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Who or what should have received an Oscars nomination this week?

(Image credit: Universal/Disney/A24)

The Academy Award nominations for 2020 were announced, and everyone - even the presenter Issa Rae - was quick to notice the stale, pale, male theme running through some of the major categories. You can check out the full list of Oscars nominations 2020 -  congratulations to those men - and then see what our team of intrepid entertainment hounds would have nominated if they were on the judging panel. 

This is the latest in a series of big questions we'll be interrogating our writers with, so share your answers and suggestions for topics with us on Twitter.  

Best Actress: Lupita Nyong'o

(Image credit: Universal)

Remember Us? The Academy certainly doesn't, because Jordan Peele's skin-crawling thriller deserved more than a few nominations and got precisely zero. That's not exactly surprising. It's a horror movie that came out relatively early in the year, things that the Academy hates a lot. But Lupita Nyong'o's dual performance is arguably the best of last year, tying the movie together as the panicked lead of the film, as well as the sinister figure terrorising her and her family. Either role would usually merit some awards chatter, so to have two in the same film should have been a guarantee that Nyong'o at least got a nomination. There's plenty of decisions to drag The Academy over the coals for this year, but this one ranks particularly high for me. Ben Tyrer

Best Actor: Robert DeNiro 

(Image credit: Netflix)

How are you gonna nominate the rest of The Irishman cast but not Bobby D? What are you, pazzo? This man is an icon, and with a late-career performance this strong, one that pumps blood through the heart of the film, he deserved a nomination. He's understated, he's measured, he's quietly powerful before he's quietly remorseful - it's beautiful and simple and powerful. Not to mention he reminds me of my Gramps, who is worthy of an Oscar himself (hi Pasquale). DeNiro hasn't won an Oscar since Raging Bull and he deserved a win forty years later, you coglione. Giving him an Oscar for this would have been as enjoyable as Russ Buffalino's wine-dipped Italian bread. Uffa! Alyssa Mercante

Best Director: Greta Gerwig

(Image credit: Timothée Chalamet)

"Congratulations to those men," Issa Rae said after announcing the all-male Best Director nominees. The category has been continuously – and wrongly – dominated by men since its inception. Yet, what's undeniably outrageous this year is that Greta Gerwig was right there! You know, that same Greta Gerwig who directed one of this year's Best Picture nominees, Little Women. That same Greta Gerwig who managed to transform a classic American story that's been adapted countless times and still somehow make it feel fresh. That same Greta Gerwig whose first two films have been borderline perfect cinema (Lady Bird and Little Women sit at 99% and 95% on Rotten Tomatoes, respectively). I'm not saying Quentin Tarantino, Martin Scorsese, and Bong Joon-ho didn't deserve their nominations – they did – but Greta surely deserved to be there with them. Jack Sheperd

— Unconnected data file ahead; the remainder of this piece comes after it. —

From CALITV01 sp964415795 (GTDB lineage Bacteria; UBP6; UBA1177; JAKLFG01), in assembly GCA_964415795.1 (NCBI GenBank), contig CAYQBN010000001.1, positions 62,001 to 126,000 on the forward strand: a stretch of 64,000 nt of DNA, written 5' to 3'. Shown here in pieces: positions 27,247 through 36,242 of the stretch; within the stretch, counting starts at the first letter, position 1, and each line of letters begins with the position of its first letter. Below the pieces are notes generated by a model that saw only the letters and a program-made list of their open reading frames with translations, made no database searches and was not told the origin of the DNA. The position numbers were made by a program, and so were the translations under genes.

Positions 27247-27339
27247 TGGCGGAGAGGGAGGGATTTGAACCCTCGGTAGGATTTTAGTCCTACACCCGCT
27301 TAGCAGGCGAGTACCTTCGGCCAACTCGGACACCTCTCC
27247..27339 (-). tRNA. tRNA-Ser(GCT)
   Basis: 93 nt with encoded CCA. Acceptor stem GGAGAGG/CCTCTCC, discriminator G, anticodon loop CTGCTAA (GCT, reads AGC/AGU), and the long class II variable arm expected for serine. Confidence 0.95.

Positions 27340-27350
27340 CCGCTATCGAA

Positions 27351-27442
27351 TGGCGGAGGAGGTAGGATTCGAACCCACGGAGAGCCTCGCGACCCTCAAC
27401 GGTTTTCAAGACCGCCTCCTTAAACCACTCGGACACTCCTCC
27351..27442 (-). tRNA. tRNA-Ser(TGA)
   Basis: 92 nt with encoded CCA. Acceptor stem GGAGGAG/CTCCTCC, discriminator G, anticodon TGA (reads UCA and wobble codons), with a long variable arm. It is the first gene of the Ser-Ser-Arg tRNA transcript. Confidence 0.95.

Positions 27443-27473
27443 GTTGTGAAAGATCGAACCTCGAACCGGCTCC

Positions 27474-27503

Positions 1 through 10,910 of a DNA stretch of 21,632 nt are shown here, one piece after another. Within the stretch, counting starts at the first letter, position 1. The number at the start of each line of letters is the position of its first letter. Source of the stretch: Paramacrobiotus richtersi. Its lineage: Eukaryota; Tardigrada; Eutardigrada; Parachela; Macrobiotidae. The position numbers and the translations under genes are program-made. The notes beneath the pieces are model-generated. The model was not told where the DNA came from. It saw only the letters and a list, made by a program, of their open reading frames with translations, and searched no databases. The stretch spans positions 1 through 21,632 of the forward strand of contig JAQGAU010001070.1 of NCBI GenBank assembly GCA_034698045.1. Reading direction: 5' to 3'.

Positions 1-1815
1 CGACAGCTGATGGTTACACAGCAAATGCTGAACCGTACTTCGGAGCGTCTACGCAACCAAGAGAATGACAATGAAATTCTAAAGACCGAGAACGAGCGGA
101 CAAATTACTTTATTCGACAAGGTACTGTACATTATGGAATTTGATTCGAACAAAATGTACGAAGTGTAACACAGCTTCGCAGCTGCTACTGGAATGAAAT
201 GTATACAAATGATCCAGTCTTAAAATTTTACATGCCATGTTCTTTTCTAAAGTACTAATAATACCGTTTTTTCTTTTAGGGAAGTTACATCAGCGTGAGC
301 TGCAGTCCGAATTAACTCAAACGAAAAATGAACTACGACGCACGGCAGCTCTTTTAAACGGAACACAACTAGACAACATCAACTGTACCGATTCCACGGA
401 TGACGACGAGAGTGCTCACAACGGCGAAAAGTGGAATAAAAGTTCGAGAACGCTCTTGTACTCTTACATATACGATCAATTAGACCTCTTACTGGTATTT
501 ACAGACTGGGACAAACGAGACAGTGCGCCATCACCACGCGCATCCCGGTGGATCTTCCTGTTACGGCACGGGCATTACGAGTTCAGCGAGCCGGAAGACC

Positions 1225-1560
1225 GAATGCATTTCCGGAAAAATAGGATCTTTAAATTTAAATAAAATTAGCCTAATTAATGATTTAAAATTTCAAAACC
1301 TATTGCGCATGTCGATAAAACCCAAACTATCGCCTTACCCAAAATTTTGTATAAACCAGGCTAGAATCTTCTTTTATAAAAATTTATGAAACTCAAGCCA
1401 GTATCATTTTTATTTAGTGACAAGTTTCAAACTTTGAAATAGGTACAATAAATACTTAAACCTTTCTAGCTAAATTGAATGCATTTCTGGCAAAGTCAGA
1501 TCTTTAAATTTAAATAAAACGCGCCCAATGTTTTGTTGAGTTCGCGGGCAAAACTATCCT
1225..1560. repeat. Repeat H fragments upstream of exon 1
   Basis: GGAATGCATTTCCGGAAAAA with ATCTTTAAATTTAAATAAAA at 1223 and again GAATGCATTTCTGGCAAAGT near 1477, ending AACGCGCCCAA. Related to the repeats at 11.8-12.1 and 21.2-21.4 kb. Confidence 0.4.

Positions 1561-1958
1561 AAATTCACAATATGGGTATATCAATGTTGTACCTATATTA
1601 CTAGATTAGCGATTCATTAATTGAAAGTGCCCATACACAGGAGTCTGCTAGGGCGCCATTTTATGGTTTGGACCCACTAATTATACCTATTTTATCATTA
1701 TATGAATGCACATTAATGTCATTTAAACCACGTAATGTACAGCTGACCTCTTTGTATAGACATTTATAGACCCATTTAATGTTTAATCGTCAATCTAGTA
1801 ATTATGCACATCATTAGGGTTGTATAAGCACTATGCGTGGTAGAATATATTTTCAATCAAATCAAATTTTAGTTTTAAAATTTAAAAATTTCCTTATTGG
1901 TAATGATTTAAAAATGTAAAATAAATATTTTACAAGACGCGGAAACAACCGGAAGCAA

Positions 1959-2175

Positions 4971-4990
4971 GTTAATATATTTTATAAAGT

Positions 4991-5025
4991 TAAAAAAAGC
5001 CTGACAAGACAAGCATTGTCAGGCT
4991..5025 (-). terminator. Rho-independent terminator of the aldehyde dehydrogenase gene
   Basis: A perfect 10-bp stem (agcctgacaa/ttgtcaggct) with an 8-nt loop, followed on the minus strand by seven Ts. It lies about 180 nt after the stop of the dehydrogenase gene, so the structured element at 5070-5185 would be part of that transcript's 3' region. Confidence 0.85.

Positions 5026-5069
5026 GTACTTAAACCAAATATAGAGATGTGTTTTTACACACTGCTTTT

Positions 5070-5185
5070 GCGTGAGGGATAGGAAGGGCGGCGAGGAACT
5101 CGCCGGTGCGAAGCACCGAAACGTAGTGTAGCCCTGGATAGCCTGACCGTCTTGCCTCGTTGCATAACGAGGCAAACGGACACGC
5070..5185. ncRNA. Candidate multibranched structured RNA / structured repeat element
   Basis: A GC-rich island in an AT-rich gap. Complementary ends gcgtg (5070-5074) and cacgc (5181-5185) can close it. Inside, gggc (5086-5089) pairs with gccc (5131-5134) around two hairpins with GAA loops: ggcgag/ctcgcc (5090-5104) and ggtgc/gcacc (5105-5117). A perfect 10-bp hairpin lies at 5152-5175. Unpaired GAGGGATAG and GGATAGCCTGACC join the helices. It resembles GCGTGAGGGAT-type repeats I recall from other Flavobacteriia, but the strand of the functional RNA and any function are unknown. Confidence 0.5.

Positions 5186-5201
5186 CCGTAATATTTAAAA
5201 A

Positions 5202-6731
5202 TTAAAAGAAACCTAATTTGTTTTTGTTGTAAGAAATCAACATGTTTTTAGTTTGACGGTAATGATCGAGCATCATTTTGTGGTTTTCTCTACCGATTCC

Best Original Score: Avengers: Endgame (and composer Alan Silvestri)

(Image credit: Disney / Marvel)

Make that two for Endgame. Now, I may not be a music buff – I certainly don’t know my clefs from my castenzas – but I do know which track I couldn’t get out of my head all through 2019 – and that was Alan Silvestri’s Portals.

Don’t know it? You’ve almost certainly heard it. It backs the ‘On your left’ scene in Endgame’s final act as the Avengers finally assemble. Portals elevates a fantastic fan-pleasing scene into an all-time great, one that many of you have probably hit rewind on again and again over the past few months. And, let’s face it, it’d be nothing without the music. Bradley Russell

Best Picture: Avengers: Endgame

Avengers: Endgame

(Image credit: Marvel Studios/Disney)

While it's rightfully nominated in the special effects category, the Oscar's acknowledgements for Avengers: Endgame as one of the best movies of the year are nowhere to be seen. Face the facts, academy: Marvel's blockbuster represents one of the most ambitious achievements in the history of cinema, successfully weaving together a decade's worth of work to deliver an incredibly smart, emotionally resonant, and inherently satisfying finale to the MCU as we know it. Plus, I love the idea of watching Martin Scorsese's face were The Irishman to lose to the movie he's been deriding for the last six months as "not cinema". Talk about missed opportunities. Alex Avard

Best Picture: Midsommar

(Image credit: A24)

I didn't expect Midsommar to win against bonafide Oscar bait like The Irishman, 1917, and Joker (apparently). But not a single nomination for the brilliantly bright, menacing, comforting Midsommar? The only possible explanation is the Academy's infamous distaste for horror. Only six horror movies have ever been nominated for best picture, and only one - The Silence of the Lambs - has ever won. It's hard not to feel like a relic of decades past when horror was considered an illegitimate genre (particularly the gory ones, which were more or less treated like pornography). Midsommar's nomination snub is one more data point in the great big chart that shows how irrelevant the Oscars are in 2020. Connor Sheridan

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